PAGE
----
Then he hid himself in the castle and awaited the old witch's

arrival. At last as it was beginning to grow dark she appeared.

She swooped down upon a big apple-tree, and after shaking some

golden apples from it, she pounced down upon the earth. As soon

as her feet touched the ground she became transformed from a hawk

into a woman. This was the moment the youth was waiting for, and

he swung his mighty sword in the air with all his strength and

the witch's head fell off, and her blood spurted up on the walls.

Without fear of any further danger, he packed up all the

treasures of the castle into great chests, and gave his brothers

a signal to pull them up out of the abyss. First the treasures

were attached to the rope and then the three lovely girls. And

now everything was up above and only he himself remained below.

But as he was a little suspicious of his brothers, he fastened a

heavy stone on to the rope and let them pull it up. At first

they heaved with a will, but when the stone was half way up they

let it drop suddenly, and it fell to the bottom broken into a

hundred pieces.

'So that's what would have happened to my bones had I trusted

myself to them,' said the youth sadly; and he began to cry

bitterly, not because of the treasures, but because of the lovely

girl with her swanlike neck and golden hair.

For a long time he wandered sadly all through the beautiful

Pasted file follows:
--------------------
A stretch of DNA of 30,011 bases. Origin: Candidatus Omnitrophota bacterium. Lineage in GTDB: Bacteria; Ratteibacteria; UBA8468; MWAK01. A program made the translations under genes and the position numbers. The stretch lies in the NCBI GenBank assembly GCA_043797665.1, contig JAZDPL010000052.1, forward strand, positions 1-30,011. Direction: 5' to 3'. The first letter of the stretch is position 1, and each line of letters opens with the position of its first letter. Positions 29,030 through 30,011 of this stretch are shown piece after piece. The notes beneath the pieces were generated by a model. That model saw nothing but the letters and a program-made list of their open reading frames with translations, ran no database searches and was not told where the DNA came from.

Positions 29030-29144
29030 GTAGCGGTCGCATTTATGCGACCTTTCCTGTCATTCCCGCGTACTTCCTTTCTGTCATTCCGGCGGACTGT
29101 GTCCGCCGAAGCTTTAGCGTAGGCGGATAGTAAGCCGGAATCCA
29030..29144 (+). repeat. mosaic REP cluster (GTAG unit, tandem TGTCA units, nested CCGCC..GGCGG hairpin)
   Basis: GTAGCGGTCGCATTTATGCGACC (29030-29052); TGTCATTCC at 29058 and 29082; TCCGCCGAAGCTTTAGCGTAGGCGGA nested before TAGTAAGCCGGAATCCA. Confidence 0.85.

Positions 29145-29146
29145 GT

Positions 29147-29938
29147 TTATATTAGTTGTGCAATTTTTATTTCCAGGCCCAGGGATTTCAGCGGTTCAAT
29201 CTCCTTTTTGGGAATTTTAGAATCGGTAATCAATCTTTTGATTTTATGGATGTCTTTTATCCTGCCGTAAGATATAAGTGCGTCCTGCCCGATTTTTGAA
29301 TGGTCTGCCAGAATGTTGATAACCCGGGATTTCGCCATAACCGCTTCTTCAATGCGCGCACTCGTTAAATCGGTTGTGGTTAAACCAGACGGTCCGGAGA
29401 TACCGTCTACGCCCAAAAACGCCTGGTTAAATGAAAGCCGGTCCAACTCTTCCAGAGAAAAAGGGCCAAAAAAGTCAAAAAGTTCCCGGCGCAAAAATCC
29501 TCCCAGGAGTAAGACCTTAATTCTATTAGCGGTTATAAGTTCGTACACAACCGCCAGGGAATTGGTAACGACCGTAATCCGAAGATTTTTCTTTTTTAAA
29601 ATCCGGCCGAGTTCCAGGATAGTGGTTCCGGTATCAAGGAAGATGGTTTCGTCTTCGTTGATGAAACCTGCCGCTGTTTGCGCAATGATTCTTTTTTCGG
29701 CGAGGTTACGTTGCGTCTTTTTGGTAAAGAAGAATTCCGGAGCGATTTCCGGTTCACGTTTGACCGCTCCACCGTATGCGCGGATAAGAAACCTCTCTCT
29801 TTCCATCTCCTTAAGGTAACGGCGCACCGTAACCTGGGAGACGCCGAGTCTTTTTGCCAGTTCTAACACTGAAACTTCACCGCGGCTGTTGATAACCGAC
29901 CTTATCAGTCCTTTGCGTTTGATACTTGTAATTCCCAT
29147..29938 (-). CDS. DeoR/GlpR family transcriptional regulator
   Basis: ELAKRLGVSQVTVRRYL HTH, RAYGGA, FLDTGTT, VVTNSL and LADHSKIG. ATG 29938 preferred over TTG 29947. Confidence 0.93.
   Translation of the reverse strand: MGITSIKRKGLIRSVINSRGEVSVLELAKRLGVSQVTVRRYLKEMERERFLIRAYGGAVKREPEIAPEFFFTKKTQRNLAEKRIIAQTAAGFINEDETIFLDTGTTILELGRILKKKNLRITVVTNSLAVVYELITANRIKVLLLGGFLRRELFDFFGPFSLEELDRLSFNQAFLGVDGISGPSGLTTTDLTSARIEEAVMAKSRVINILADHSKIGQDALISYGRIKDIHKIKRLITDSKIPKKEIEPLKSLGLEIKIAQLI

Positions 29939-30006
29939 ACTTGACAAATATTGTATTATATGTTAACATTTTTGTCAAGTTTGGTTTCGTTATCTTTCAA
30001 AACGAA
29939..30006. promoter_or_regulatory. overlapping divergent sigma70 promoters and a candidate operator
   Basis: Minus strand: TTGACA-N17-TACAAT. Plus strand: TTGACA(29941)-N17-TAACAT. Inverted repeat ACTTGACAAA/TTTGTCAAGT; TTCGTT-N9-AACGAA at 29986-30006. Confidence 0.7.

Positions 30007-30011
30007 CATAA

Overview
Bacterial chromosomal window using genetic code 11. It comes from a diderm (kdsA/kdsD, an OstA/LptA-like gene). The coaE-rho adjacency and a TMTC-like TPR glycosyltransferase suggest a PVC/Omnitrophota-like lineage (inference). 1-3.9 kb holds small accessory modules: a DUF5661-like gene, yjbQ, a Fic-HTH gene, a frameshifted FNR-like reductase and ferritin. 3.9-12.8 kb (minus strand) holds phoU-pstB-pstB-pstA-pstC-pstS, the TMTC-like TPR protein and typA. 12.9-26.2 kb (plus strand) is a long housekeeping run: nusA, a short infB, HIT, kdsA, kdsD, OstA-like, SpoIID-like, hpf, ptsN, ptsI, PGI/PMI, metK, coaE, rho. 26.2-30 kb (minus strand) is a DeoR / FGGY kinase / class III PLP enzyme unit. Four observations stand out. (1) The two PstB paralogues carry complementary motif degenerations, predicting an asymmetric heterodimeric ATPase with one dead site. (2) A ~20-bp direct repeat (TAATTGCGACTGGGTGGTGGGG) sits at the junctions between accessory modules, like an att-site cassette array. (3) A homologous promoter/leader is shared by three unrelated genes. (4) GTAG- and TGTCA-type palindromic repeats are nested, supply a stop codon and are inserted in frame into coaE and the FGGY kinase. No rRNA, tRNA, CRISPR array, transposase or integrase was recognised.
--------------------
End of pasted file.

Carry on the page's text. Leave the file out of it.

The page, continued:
underworld, and one day he met a magician who asked him the cause

of his tears. The youth told him all that had befallen him, and

the magician said:

'Do not grieve, young man! If you will guard the children who

are hidden in the golden apple-tree, I will bring you at once up

to the earth. Another magician who lives in this land always

eats my children up. It is in vain that I have hidden them under

the earth and locked them into the castle. Now I have hidden

them in the apple-tree; hide yourself there too, and at midnight

you will see my enemy.'

The youth climbed up the tree, and picked some of the beautiful

golden apples, which he ate for his supper.

At midnight the wind began to rise, and a rustling sound was

heard at the foot of the tree. The youth looked down and beheld

a long thick serpent beginning to crawl up the tree. It wound

itself round the stem and gradually got higher and higher. It

stretched its huge head, in which the eyes glittered fiercely,

among the branches, searching for the nest in which the little

children lay. They trembled with terror when they saw the

hideous creature, and hid themselves beneath the leaves.

Then the youth swung his mighty sword in the air, and with one

blow cut off the serpent's head. He cut up the rest of the body

into little bits and strewed them to the four winds.

The father of the rescued children was so delighted over the

death of his enemy that he told the youth to get on his back, and

in this way he carried him up to the world above.

With what joy did he hurry now to his brothers' house! He burst

into a room where they were all assembled, but no one knew who he

was. Only his bride, who was serving as cook to her sisters,

recognised her lover at once.

His brothers, who had quite believed he was dead, yielded him up

his treasures at once, and flew into the woods in terror. But

the good youth forgave them all they had done, and divided his

treasures with them. Then he built himself a big castle with

golden windows, and there he lived happily with his golden-haired

wife till the end of their lives.